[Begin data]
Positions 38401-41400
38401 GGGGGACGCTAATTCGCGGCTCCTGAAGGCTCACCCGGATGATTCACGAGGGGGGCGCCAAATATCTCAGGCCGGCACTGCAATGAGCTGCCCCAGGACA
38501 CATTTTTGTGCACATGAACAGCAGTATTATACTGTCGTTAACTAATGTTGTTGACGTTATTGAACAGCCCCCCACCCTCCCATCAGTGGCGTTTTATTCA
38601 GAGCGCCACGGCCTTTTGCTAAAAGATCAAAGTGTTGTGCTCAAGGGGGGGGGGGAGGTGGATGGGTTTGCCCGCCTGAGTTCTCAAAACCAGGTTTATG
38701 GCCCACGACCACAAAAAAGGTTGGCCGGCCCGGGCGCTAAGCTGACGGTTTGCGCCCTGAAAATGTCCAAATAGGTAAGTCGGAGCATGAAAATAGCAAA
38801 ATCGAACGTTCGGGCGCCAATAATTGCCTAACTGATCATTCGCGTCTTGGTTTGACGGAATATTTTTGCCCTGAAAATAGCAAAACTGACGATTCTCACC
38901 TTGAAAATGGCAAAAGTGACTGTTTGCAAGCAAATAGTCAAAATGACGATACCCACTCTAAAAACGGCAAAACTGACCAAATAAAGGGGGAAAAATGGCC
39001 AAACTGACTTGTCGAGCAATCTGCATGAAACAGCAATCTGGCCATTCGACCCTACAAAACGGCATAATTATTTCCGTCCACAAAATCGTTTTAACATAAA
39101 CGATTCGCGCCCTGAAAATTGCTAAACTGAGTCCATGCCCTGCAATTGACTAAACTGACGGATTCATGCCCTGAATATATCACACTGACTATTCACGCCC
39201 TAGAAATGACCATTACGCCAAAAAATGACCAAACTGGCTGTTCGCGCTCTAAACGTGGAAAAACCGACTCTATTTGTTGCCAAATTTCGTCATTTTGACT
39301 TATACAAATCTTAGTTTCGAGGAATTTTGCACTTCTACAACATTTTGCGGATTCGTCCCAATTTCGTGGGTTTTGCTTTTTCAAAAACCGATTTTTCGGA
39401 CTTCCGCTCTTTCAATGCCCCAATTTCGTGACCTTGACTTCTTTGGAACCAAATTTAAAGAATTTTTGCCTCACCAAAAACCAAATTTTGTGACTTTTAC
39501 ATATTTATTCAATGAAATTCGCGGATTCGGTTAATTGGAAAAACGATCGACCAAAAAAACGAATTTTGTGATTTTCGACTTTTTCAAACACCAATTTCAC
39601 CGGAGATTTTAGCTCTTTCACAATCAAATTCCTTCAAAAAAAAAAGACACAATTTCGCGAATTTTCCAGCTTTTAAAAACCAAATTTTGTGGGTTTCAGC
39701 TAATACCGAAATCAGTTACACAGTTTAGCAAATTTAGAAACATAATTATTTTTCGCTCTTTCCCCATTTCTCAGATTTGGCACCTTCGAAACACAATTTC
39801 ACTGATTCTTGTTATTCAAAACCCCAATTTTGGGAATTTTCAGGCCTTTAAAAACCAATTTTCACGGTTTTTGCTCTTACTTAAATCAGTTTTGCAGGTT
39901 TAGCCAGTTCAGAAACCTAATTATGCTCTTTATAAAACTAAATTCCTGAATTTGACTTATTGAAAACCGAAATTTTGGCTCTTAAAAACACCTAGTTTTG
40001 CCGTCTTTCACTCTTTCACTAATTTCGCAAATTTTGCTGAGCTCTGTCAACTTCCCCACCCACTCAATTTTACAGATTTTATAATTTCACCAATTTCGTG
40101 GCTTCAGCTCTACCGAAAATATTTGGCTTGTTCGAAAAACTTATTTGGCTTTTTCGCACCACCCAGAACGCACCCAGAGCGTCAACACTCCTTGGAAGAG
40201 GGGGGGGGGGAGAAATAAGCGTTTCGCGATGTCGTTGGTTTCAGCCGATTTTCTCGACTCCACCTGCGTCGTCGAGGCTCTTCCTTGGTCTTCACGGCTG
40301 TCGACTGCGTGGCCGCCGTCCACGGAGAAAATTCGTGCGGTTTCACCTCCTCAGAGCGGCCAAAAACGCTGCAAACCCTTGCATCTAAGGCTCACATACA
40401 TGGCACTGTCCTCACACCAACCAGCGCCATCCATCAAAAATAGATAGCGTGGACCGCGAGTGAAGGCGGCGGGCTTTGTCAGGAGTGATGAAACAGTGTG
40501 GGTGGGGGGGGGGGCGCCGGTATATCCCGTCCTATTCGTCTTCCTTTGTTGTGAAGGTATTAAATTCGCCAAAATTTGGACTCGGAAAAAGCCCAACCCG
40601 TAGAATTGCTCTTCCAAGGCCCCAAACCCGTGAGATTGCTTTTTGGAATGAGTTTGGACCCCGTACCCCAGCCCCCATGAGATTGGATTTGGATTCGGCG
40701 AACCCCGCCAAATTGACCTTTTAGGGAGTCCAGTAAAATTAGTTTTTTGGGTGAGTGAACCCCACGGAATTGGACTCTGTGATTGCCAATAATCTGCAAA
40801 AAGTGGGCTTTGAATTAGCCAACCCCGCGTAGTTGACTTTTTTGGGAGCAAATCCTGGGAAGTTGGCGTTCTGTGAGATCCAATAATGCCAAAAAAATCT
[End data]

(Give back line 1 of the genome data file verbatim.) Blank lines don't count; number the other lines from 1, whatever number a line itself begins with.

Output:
Positions 38401-41400